First-round picks Anthony Edwards and Jaden McDaniels have forced their way into the starting lineup for a few weeks now. Naz Reid has improved from his first season and become a reliable backup center to Karl-Anthony Towns on a salary-cap friendly deal.

Even 2019 second-round pick Jaylen Nowell had his moments this season when he showed he could be a rotational scorer at the NBA level.

These players make up the majority of Gersson Rosas' draft moves (or in Reid's case, an undrafted free agent move), and each player has shown glimpses of a bright future. Edwards and McDaniels, specifically, seem to have an untapped ceiling.

That makes it easy to forget that Rosas' first draft pick, Jarrett Culver, is still on the team, much less figures into the future of the franchise.

Culver hadn't played in five games and had been out of the rotation for weeks before the Wolves announced he would officially miss the rest of the season because of an ankle injury.

The sixth overall pick in the 2019 draft will undergo arthroscopic surgery on May 7 that will include "debridement of scar tissue and loose body" in his right ankle, which has bothered him since January.

That announcement officially sealed this as a lost season for Culver, who had his points per game, shooting percentage and minutes all decrease in part because of the injury he was seemingly trying to play through. The question going forward is: Where does Culver fit in from here? It's hard to see, the way the roster is currently constructed and playing.

Edwards and McDaniels are mainstays for the future on top of Towns, D'Angelo Russell and Malik Beasley. If Beasley ends up getting traded down the road, it will be for someone who won't be coming to Minnesota to ride the bench. Josh Okogie is more effective and more experienced defensively than Culver and while he struggles on offense, his numbers are still better than Culver's and he's having a much better second half to the season than his first half. Culver would likely be fighting for bench minutes, if anything.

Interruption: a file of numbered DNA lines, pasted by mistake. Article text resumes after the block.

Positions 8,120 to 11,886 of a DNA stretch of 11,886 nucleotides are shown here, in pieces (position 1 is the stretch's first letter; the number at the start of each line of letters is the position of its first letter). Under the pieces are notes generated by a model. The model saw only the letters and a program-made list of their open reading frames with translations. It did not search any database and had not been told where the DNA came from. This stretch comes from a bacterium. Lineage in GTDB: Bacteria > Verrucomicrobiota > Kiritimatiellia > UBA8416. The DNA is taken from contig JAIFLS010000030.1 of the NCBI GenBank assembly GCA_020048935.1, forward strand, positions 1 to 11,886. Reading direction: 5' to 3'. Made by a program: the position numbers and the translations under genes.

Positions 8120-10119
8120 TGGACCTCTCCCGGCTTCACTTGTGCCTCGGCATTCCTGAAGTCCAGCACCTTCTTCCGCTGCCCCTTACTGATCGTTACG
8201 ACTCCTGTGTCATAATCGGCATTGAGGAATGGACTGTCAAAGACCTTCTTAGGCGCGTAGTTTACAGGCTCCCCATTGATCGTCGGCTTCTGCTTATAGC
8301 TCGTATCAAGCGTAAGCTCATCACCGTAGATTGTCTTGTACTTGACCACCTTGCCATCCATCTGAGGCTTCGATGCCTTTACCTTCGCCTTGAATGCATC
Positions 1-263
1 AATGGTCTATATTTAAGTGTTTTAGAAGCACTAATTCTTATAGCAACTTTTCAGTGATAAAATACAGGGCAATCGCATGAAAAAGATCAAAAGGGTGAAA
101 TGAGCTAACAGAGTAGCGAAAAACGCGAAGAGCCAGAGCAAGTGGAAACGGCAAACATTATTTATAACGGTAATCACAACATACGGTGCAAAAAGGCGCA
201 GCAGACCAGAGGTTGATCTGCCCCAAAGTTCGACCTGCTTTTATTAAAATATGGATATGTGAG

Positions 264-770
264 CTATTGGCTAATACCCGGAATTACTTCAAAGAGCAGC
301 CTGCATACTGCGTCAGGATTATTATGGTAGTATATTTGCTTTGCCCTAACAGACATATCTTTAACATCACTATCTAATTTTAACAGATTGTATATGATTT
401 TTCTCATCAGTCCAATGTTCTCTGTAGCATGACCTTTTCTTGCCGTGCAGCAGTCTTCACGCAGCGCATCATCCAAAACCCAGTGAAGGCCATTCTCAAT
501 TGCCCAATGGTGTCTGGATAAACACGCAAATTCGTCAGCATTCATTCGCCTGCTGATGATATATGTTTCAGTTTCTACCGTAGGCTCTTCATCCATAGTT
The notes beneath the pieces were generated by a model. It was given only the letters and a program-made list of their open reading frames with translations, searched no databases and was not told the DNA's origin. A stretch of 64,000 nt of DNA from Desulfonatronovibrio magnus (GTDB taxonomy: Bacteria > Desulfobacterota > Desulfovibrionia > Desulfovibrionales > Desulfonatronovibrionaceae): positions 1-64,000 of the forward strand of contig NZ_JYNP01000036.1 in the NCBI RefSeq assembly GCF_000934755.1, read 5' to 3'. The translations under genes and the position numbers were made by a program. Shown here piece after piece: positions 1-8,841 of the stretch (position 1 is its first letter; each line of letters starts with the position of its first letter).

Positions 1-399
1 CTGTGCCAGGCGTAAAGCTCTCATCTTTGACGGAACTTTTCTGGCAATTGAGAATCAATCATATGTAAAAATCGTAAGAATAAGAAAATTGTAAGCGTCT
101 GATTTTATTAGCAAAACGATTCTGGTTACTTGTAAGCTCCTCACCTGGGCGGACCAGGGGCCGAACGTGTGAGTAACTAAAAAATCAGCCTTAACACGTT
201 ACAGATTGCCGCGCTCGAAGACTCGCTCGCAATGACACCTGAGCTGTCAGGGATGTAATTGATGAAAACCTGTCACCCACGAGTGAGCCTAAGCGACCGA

Before suffering his injury on Jan. 25, Culver was still shooting just 26% from three-point range and only 60% from the free-throw line. It's not as if there was a night and day difference in his play before and after.

Coach Chris Finch only got to evaluate Culver up close as he was trying to play through the injury. He struck a hopeful tone regarding Culver's future Thursday.

"He's still a big part of our future as we see it," Finch said. "So we want to be sure that we give him the best chance to have the proper preparation going into next year, and it's important."

Finch said it was "obvious" the injury was limiting Culver's explosiveness and also said the unusual offseason with no regular training camp and a delayed start because of COVID had something to do with stunting Culver's development. Setting him up for a full offseason was one of the motivating factors in electing for surgery now.

"When you think about these young guys, they haven't really had a lot of preparation," Finch said. "So we wanted to get to [the injury] early. We felt that was the time to do it now."

The easy, reflective fan reaction to the news would be to trade Culver, but to trade him now would be to deal him when his value is about as low as it could get, which is usually not the kind of trade successful GMs make.

At this point the Wolves have few other options than to see how Culver develops over the summer. They'll have to make up their minds if they want to pick up the option for the fourth year on his deal next fall.

The emergence of their rookies and second-year players this year — and if they get another top three pick in the upcoming draft — might make it a little easier to decline that option and let Culver go, but it can be hard for any front office to admit a mistake.

Once Culver rehabilitates the injury, he'll have to prove he has that spot in the Wolves' future Finch discussed Thursday. Of late, they've been able to move on without him. That could eventually become a more permanent arrangement.